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Lazy Loading Collections

    Question

  • I want to write pure domain classes such as

    public class Product

    {

       public IEnumerable<Photo> Photos {get; private set;}

       public void AddPhoto(){...}

       public void RemovePhoto(){...}


     }

    But the entity framework requires an ICollection type for lazy loading!  The above code no longer works as designed since clients can bypass the AddPhoto / RemovePhoto method and directly call the add method on ICollection.  This is not good.

    public class Product

    {

       public ICollection<Photo> Photos {get; private set;} //Bad code

       public void AddPhoto(){...}

       public void RemovePhoto(){...}


     }

    Any suggestions?

    Wednesday, May 19, 2010 3:15 PM

Answers

  • The Entity Framework doesn't support collection properties that are exposed as IEnumerable<T> with Add and Remove methods. Lazy loading works by the EF generating a derived type at runtime and this is also not possible if the getter is not public or protected. One option you have is to make your collection a protected property and then write your own access to it:

    public class Product

    {

       // This is a mapped property

       protected virtual ICollection<Photo> PhotosInternal { get; set; }

       // This is an un-mapped property that just wraps PhotosInternal:

        public IEnumerable<Photo> Photos

       {

          get  { return PhotosInternal; }

          set { // add all photos from 'value' to PhotosInternal }

       }

       public void AddPhoto(){...}

       public void RemovePhoto(){...}

    }

     

    Jeff


    This posting is provided "AS IS" with no warranties, and confers no rights.
    Wednesday, May 19, 2010 9:56 PM
    Moderator
  • Hi,

     

    The protected properties can be only accessed in derived classes even among the classes in different assemblies.  It’s a C# language feature.   Also, Jeff declare the PhotoInternal property as protected virtual, so it can be override in the derived classes.  http://msdn.microsoft.com/en-us/library/9fkccyh4.aspx.

     

    Hope it helps!

     

    Have a nice weekend, both!

     

    Best Regards,
    Lingzhi Sun

    MSDN Subscriber Support in Forum

    If you have any feedback on our support, please contact msdnmg@microsoft.com


    Please remember to mark the replies as answers if they help and unmark them if they provide no help.
    Welcome to the All-In-One Code Framework! If you have any feedback, please tell us.
    Friday, May 21, 2010 3:17 AM
    Moderator

All replies

  • The Entity Framework doesn't support collection properties that are exposed as IEnumerable<T> with Add and Remove methods. Lazy loading works by the EF generating a derived type at runtime and this is also not possible if the getter is not public or protected. One option you have is to make your collection a protected property and then write your own access to it:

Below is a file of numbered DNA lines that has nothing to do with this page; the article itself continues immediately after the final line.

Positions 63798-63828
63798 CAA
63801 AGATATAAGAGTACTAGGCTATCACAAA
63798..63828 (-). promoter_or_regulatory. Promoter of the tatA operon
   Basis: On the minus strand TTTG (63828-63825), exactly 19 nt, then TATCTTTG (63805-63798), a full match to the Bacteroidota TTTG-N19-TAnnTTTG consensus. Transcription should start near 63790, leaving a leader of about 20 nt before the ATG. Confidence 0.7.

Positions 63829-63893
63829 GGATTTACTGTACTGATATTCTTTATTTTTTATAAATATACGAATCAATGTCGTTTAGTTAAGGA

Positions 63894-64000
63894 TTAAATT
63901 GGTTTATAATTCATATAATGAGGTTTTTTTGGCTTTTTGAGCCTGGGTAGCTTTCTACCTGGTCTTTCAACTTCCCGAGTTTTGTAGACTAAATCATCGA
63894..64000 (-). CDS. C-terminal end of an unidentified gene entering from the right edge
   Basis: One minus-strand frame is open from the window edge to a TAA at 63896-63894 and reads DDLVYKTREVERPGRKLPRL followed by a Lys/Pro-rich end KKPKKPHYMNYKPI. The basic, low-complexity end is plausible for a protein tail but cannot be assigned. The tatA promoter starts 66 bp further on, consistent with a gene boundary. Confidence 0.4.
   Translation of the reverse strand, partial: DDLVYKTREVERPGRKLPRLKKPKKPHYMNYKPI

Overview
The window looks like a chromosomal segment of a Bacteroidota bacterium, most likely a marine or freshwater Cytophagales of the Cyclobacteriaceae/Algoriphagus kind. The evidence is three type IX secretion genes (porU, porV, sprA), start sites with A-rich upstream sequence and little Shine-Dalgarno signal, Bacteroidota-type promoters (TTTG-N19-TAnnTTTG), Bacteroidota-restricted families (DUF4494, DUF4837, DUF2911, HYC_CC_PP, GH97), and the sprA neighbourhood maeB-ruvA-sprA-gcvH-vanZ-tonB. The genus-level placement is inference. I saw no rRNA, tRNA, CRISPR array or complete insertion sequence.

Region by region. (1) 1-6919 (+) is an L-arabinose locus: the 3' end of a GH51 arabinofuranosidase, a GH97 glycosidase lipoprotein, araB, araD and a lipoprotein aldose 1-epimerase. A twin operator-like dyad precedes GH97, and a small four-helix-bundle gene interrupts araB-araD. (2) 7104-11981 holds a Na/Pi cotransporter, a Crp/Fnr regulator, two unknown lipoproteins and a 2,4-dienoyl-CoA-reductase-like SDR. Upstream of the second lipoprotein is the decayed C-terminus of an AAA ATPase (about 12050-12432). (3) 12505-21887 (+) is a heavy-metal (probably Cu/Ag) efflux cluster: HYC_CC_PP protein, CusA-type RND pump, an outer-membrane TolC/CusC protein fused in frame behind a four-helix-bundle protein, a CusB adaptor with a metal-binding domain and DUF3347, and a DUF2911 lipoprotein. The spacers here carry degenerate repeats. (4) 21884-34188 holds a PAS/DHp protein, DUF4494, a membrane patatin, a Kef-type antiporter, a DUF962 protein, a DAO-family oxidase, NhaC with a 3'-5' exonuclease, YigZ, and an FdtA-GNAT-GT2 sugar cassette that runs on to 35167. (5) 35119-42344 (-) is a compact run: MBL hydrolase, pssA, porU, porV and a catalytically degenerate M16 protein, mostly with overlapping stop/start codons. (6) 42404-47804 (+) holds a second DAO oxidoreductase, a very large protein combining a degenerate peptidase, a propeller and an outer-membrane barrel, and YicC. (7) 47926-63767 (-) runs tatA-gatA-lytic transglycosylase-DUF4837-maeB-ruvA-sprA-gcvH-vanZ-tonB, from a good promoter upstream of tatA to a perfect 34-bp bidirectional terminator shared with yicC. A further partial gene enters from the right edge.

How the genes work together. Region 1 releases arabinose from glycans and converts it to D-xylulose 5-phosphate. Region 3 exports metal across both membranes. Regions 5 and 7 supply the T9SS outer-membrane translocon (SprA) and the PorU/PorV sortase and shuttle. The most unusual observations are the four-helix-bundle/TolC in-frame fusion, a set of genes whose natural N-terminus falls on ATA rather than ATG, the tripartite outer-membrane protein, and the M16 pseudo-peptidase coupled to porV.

public class Product

    {

       // This is a mapped property

       protected virtual ICollection<Photo> PhotosInternal { get; set; }

       // This is an un-mapped property that just wraps PhotosInternal:

        public IEnumerable<Photo> Photos

       {

          get  { return PhotosInternal; }

          set { // add all photos from 'value' to PhotosInternal }

       }

       public void AddPhoto(){...}

       public void RemovePhoto(){...}

    }

     

    Jeff


    This posting is provided "AS IS" with no warranties, and confers no rights.
    Wednesday, May 19, 2010 9:56 PM
    Moderator
  • Thanks.  But what if my model class and entity framework configuration settings are in separate assemblies?  There is no way for the protected property to visible?
    Thursday, May 20, 2010 1:47 PM
  • Hi,

     

    The protected properties can be only accessed in derived classes even among the classes in different assemblies.  It’s a C# language feature.   Also, Jeff declare the PhotoInternal property as protected virtual, so it can be override in the derived classes.  http://msdn.microsoft.com/en-us/library/9fkccyh4.aspx.

     

    Hope it helps!

     

    Have a nice weekend, both!

     

    Best Regards,
    Lingzhi Sun

    MSDN Subscriber Support in Forum

    If you have any feedback on our support, please contact msdnmg@microsoft.com


    Please remember to mark the replies as answers if they help and unmark them if they provide no help.
    Welcome to the All-In-One Code Framework! If you have any feedback, please tell us.
    Friday, May 21, 2010 3:17 AM
    Moderator
  • Hi,

     

    I am writing to check the status of the issue on your side.  Would you mind letting us know the result of the suggestions? 

     

    If you need further assistance, please feel free to let me know.   I will be more than happy to be of assistance.

     

    Have a nice day!

     

     

    Best Regards,
    Lingzhi Sun

    MSDN Subscriber Support in Forum

    If you have any feedback on our support, please contact msdnmg@microsoft.com


    Please remember to mark the replies as answers if they help and unmark them if they provide no help.
    Welcome to the All-In-One Code Framework! If you have any feedback, please tell us.
    Tuesday, May 25, 2010 1:19 AM
    Moderator
  • I am also interested to know if this solution worked. (Entity Framework 4.1)

    Anyone can confirm ?

    Thanks!

    Wednesday, September 14, 2011 3:45 PM